Partition the storage device
To partition the storage device of choice use Parted, a partitioning utility and one of the first to support GPT partitions on Linux.
In this chapter, the example partition layout mentioned earlier in the instructions will be used:
|Boot/EFI system partition|
Change the partition layout according to personal preference.
Viewing the current partition layout with parted
The parted application offers a simple interface for partitioning storage media like disks and supports very large partitions (more than 2 TB). Fire up parted against the storage device of choice (in the example, we use /dev/mmcblk0). It is recommended to ask parted to use optimal partition alignment:
parted -a optimal /dev/mmcblk0
GNU Parted 2.3 Using /dev/mmcblk0 Welcome to GNU Parted! Type 'help' to view a list of commands.
Alignment means that partitions are started on well-known boundaries within the storage device, ensuring that operations on the storage device from the operating system level (retrieve pages from the device) use the least amount of internal device operations. Misaligned partitions might require the device to fetch two pages instead of one even if the operating system asked for a single page.
To find out about all options supported by parted, type help and press return.
Setting the GPT label
With parted, the command to put a GPT label on the storage device is mklabel gpt:
Changing the partition type will remove all partitions from the storage device. All data on the device will be lost.
Removing all partitions with parted
If this isn't done yet (for instance through the mklabel operation earlier, or because the storage device is a freshly formatted one), first remove all existing partitions from the device. Type print to view the current partitions, and rm <N> where
<N> is the number of the partition to remove.
Do the same for all other partitions that aren't needed. However, make sure to not make any mistakes here - parted executes the changes immediately (unlike the traditional fdisk which stages them, allowing a user to "undo" his changes before saving or exiting fdisk).
Creating the partitions
Now parted will be used to create the partitions with the following settings:
- The name of a partition
- The start location of a partition (which can be expressed in MiB, GiB, ...)
- The end location of the partition (which can be expressed in MiB, GiB, ...)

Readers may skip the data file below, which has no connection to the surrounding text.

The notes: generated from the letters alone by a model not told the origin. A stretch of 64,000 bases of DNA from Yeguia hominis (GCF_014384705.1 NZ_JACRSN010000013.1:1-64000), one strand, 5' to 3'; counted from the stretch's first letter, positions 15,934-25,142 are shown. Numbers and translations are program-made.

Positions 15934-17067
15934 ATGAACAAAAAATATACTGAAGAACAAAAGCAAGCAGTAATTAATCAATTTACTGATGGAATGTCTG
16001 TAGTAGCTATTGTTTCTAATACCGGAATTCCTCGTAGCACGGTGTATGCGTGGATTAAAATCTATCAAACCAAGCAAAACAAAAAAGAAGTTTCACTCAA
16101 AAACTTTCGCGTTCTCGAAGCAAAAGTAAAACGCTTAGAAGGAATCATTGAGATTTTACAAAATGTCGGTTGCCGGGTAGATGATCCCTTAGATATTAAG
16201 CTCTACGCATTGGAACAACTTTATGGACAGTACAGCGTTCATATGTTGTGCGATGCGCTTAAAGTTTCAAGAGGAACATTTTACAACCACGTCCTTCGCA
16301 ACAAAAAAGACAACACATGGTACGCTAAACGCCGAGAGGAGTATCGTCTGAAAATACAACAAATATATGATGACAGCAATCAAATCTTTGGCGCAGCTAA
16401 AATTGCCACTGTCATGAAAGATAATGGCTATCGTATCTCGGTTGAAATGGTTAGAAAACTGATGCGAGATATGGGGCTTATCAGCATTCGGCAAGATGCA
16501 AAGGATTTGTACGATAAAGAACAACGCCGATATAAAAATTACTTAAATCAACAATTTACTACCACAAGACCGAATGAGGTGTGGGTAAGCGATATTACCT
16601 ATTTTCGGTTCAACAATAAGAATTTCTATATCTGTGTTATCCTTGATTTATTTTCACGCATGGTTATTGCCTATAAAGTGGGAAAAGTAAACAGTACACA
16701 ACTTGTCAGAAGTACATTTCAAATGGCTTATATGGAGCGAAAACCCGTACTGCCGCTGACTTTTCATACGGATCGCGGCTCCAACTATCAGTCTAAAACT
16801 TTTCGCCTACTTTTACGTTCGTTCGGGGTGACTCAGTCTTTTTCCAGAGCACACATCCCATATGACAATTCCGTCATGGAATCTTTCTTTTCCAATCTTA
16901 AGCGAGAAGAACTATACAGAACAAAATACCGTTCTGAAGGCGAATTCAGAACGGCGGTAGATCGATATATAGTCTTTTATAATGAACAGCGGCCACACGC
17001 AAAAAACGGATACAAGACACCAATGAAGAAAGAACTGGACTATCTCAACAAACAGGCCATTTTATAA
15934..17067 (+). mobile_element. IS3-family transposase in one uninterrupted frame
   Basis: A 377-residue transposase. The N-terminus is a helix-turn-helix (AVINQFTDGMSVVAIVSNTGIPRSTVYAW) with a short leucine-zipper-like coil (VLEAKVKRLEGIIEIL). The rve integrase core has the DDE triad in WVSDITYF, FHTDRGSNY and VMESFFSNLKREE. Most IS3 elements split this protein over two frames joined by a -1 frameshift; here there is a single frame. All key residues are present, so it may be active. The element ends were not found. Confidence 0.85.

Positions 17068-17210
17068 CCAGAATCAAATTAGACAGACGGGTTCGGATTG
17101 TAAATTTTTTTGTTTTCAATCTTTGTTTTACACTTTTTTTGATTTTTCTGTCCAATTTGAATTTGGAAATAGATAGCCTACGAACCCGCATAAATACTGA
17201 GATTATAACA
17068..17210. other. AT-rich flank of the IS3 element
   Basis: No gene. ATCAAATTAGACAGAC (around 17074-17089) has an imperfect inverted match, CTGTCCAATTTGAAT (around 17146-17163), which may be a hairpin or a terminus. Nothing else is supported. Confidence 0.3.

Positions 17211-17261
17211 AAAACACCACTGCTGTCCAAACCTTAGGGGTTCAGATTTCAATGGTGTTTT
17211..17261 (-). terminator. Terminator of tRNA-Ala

First, tell parted that the size unit we work with is kibibytes (abbreviated as KiB in the "standard" notation):
Then create a 4096 KiB partition (called "firmware" according to the example partition layout) that can be used for software taking care of initializing the target system's hardware, and inform parted to start from 32 KiB and end at 4128 KiB (creating a partition of 4096 KiB in size).
mkpart firmware 32 4128
Model: Virtio Block Device (virtblk) Disk /dev/mmcblk0: 20480MiB Sector size (logical/physical): 512B/512B Partition Table: gpt Number Start End Size File system Name Flags 1 32KiB 4128KiB 4096KiB firmware
TODO: instructions how to deal with alignment warning
Do the same for the bootloader partition (starting at 8192KiB, size 4096KiB).
mkpart bootloader 8192 12288
After these two rather small partitions are created, it is time to create the bigger ones. To make things easier, change the size unit for parted to work with to mebibytes (abbreviated as MiB).
Now create a 128 MiB partition that will serve as the boot partition. Tell parted with the mkpart command to start from 16 MiB and end at 144 MiB (creating a partition of 128 MiB in size). Then turn on the boot flag for the newly created third partition.
TODO: disk model? TODO: 16MiB or 16.0MiB?
mkpart boot 16 144
set 3 boot on
Last, create the main partition that spans the remaining space on the storage device (for which the end location is marked as -1, meaning the end of the disk minus one MiB, which is the farthest a partition can go).
mkpart main 136 -1
The end result looks like so:
TODO: 12/16MiB or 12.0/16.0?
Model: Virtio Block Device (virtblk) Disk /dev/sda: 20480MiB Sector size (logical/physical): 512B/512B Partition Table: gpt Number Start End Size File system Name Flags 1 0.03MiB 4.03MiB 4.00MiB firmware 2 8.00MiB 12MiB 4.00MiB bootloader 3 16MiB 144MiB 128MiB boot boot 4 144MiB 20479MiB 20335MiB main
On an UEFI installation, the boot and esp flags will show up on the boot partition.
Use the quit command to exit parted.
With the partitions created, it is now time to put filesystems on them.